So.... the real question is, does this air damage the pump.  Can it?  I just don't know.  Some pumps are designed for air to pass through (Sicce Syncra nano) and others are not.  Most submersible pumps are not meant to "run dry".  This is also true of heaters and other equipment we commonly use in the hobby.  For those familiar with PC Hardware, watercooling, those pumps have an impeller that floats and will destroy itself if there is not water to reduce friction in the pump housing.  Similar in concept to how you use water/lubricant when you machine certain materials to reduce heat.  The water needs to be in the pump to reduce heat. 

There is an adjustment and what I would view as the "final version" in place now.  I am going to run a test without any intake skimmer on the intake pipe.  The sponge is directly around the intake and that is going to make things a lot easier to maintain as well as ensure no restriction is happening.  The "guard" is my intake sponge now. 

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  • 3 weeks later...


here is the part of my basket i have modded:


i have a 35model, and there is the area that sticks out here, that i have cut a hole into to get filtration from that too:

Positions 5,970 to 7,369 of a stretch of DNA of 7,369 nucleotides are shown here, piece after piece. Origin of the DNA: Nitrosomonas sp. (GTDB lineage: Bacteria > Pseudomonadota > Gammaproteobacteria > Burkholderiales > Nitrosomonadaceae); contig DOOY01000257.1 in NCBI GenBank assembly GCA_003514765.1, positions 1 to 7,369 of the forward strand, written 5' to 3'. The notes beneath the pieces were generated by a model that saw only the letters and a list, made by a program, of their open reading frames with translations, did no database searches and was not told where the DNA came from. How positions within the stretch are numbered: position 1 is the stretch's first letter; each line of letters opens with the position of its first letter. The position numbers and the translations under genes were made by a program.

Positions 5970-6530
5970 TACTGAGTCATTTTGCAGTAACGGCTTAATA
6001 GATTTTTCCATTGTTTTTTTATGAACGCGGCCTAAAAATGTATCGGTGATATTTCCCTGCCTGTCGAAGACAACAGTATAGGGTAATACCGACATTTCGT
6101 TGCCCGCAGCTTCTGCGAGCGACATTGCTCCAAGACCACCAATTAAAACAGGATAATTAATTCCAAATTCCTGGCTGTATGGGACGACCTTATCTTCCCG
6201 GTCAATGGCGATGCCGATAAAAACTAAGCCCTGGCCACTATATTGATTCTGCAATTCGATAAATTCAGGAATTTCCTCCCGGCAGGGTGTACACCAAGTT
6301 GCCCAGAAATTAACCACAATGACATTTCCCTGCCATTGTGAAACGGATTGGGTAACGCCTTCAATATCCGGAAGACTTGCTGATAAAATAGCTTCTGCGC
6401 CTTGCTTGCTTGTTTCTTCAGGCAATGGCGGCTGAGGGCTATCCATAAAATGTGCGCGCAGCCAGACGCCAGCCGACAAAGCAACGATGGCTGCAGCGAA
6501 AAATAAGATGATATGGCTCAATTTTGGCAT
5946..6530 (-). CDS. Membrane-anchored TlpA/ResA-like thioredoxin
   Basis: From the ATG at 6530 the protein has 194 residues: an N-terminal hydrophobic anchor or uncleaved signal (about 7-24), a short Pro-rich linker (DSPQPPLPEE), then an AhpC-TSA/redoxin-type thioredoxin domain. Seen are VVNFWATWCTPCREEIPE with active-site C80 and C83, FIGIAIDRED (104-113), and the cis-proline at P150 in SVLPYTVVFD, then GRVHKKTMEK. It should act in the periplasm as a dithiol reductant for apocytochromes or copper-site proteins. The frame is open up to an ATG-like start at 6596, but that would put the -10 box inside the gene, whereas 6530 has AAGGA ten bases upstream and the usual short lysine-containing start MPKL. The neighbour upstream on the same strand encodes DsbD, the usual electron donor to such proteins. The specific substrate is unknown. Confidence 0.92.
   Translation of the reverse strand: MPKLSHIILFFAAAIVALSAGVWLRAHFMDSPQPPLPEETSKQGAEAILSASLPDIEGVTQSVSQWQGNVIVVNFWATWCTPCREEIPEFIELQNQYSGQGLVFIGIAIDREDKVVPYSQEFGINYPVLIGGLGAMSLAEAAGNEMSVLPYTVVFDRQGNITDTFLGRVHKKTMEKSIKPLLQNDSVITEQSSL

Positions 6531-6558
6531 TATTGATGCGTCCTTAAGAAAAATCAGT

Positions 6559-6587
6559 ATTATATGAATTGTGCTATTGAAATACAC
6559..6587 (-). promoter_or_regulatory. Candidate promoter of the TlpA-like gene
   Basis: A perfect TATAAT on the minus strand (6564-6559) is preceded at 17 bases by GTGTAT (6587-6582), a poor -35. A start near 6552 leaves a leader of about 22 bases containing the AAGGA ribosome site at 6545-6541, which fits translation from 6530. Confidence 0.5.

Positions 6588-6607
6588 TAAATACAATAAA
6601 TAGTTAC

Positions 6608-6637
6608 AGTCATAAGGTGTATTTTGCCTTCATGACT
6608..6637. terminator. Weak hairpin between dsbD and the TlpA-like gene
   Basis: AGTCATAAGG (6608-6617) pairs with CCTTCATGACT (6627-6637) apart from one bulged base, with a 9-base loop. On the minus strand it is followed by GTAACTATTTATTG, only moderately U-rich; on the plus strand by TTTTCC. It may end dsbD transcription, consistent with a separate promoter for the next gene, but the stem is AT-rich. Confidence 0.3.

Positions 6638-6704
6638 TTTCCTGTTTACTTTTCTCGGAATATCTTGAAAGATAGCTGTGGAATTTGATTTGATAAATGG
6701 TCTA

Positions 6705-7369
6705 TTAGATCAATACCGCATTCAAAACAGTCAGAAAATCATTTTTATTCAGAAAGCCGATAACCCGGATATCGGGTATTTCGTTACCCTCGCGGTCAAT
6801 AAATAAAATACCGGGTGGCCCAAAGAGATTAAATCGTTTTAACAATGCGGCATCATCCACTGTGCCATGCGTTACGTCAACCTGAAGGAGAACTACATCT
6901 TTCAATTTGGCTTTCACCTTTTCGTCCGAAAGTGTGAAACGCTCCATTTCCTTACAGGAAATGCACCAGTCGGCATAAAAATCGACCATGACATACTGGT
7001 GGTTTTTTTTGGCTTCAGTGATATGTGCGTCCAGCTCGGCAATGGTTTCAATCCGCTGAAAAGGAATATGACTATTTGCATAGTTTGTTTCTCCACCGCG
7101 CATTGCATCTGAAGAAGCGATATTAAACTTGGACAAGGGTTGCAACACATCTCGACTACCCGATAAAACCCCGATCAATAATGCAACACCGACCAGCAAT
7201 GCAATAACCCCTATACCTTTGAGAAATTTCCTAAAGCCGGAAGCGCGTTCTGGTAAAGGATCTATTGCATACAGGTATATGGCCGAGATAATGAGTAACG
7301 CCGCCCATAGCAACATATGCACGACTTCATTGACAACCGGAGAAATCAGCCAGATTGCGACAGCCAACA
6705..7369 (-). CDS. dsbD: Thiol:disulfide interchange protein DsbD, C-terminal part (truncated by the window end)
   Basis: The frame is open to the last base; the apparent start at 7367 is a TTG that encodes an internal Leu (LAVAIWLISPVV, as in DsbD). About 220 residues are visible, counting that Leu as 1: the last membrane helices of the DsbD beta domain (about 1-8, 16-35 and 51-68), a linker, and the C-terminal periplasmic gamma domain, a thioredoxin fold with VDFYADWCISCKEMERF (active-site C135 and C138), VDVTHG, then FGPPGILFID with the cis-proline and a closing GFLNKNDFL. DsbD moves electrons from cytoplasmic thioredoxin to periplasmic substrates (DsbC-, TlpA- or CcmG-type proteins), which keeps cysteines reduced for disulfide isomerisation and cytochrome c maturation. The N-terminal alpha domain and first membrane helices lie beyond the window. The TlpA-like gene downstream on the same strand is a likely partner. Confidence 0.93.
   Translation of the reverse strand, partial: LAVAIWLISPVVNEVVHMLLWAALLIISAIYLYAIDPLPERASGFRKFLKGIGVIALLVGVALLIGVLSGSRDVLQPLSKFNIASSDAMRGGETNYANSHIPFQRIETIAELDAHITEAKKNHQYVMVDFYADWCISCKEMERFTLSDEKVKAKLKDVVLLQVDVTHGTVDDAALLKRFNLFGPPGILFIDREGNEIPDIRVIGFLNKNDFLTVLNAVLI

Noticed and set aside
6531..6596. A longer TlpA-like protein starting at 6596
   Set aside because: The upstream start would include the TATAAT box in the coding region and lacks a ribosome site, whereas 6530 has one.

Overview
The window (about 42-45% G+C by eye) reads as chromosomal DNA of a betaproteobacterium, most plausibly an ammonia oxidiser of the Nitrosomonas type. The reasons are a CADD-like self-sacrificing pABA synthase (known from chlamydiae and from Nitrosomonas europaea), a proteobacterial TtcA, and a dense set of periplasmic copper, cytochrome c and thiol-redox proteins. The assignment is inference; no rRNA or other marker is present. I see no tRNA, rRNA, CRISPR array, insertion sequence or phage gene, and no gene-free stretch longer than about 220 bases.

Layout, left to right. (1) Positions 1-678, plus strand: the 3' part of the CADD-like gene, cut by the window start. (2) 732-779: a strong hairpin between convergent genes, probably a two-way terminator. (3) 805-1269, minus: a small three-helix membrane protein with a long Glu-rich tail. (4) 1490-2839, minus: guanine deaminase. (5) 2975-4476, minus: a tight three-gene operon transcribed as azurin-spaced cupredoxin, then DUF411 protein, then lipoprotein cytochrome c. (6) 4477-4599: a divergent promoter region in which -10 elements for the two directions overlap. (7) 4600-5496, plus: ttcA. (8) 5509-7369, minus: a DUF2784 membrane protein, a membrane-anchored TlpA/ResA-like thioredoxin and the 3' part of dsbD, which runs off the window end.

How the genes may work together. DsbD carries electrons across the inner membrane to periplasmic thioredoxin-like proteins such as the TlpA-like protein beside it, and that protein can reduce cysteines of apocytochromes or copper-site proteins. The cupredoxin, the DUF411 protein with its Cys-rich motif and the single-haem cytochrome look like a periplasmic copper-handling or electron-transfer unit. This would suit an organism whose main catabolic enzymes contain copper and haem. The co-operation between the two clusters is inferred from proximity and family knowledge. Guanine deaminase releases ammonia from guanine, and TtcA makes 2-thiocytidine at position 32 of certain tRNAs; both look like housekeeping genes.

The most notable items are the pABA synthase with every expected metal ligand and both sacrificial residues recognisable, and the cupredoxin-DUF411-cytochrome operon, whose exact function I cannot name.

i will probably have to expand the hole to prevent clogging,

do you think i should cut off this part?


sorry, i know this thread is about your modding, but this is definitely on topic. (im just consulting the expert on my choices).

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On 3/12/2023 at 10:07 AM, Theplatymaster said:

do you think i should cut off this part?

I don't think it matters.  What you have is pretty good.

The main thing is using a piece of plastic to cover the "window cutout" section of the basket as well.  The water is going to go through the path of least resistance, being that cutout.



Future posts moved to the new filter testing thread:


Edited by nabokovfan87
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On 3/19/2023 at 11:01 PM, nabokovfan87 said:

The main thing is using a piece of plastic to cover the "window cutout" section of the basket as well.  The water is going to go through the path of least resistance, being that cutout.

ive been wanting to get some silicone for a while for various DIY purposes.

next time i have aquarium budget ill try to get it.